Jim Rogers on Commodities
For the average small-time investor, it's best to turn off CNBC and Fox Business News, and concentrate on increasing earning power and savings. However, these days with so much fear and uncertainty in the economy and over the levels of government spending it's no wonder people are looking alternative investments to traditional stocks and bonds.
I do know that the price of commodities will never go to zero, because these are the raw materials used to make things humans need such food, clothing, shelter, heat, transportation, machines, etc. I also know that as the world gets more affluent demand rises for the finished goods made from these raw materials. But do they make a good long-term investment as some pundits indicate? I am skeptical. Long-term charts seem to indicate they barely keep pace with inflation, and stocks and bonds outperform. But, as with any investment, past performance does not indicate future results. To invest in commodities you must be a believer in resource scarcity or the currency debasement story.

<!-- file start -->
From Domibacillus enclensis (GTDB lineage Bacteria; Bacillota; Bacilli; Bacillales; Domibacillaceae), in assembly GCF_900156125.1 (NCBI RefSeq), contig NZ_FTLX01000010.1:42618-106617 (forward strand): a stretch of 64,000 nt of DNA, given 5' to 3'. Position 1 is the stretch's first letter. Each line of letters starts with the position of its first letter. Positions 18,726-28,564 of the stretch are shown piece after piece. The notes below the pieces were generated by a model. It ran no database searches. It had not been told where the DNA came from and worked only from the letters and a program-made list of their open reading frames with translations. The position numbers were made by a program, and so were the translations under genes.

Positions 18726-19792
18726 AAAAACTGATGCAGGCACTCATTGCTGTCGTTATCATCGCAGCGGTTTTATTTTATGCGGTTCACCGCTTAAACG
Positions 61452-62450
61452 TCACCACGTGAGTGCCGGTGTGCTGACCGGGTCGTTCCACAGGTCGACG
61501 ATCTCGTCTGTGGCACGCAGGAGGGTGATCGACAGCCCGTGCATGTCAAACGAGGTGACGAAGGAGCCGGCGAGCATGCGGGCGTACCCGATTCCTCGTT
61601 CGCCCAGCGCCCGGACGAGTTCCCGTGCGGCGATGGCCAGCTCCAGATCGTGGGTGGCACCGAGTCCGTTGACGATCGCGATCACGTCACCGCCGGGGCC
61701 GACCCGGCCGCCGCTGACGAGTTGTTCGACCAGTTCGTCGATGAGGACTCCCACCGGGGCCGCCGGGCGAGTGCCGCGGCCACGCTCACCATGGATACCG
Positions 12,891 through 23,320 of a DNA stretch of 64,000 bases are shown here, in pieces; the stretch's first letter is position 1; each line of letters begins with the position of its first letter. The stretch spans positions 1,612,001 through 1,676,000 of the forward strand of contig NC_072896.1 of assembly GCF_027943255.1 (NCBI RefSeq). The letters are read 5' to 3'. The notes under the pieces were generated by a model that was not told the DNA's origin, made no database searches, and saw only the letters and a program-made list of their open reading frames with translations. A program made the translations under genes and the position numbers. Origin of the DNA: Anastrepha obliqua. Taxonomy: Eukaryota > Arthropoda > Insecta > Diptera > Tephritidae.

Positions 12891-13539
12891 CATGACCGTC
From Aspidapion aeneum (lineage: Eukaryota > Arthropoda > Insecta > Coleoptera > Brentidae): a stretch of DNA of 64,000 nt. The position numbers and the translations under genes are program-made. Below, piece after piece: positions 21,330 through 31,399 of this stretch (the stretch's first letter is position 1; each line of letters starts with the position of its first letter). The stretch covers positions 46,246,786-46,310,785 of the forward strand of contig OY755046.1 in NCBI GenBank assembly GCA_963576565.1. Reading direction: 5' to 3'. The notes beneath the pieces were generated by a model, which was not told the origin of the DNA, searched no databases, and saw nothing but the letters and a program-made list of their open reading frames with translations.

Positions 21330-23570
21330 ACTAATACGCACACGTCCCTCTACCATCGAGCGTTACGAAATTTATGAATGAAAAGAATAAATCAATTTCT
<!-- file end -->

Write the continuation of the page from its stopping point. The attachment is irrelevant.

What are the individual's choices in commodity investing? Mutual funds, ETFs, ETNs and taking possession of the commodities themselves. I'd stay away from ETNs due to counterparty risk, and, except in the case of gold and silver coins or bullion, shy away talking physical possession of commodities. I'd concentrate my efforts on identifying mutual funds and ETFs such as:
- Pimco Commodity Real Return Fund
- PowerShares DB Commodity Index Tracking Fund (DBC)
- iShares GSCI Commodity-Indexed Trust Fund (GSG)
- iShares Gold Trust(IUA) or SPDR Gold Shares (GLD)
- iShares Silver Trust (SLV)
For the well-diversified investor, I view commodities as a hedge or insurance against economic fear and uncertainty. They tend to move counter-cyclical to other financial assets and this add to their appeal to reduce the volatility of portfolios. In my view, stocks and bonds will outperform commodities long-term, and that is where I am placing my money. But for those who must invest in commodities, I think it would be a mistake to have more than 5-10% of a portfolio in this sector.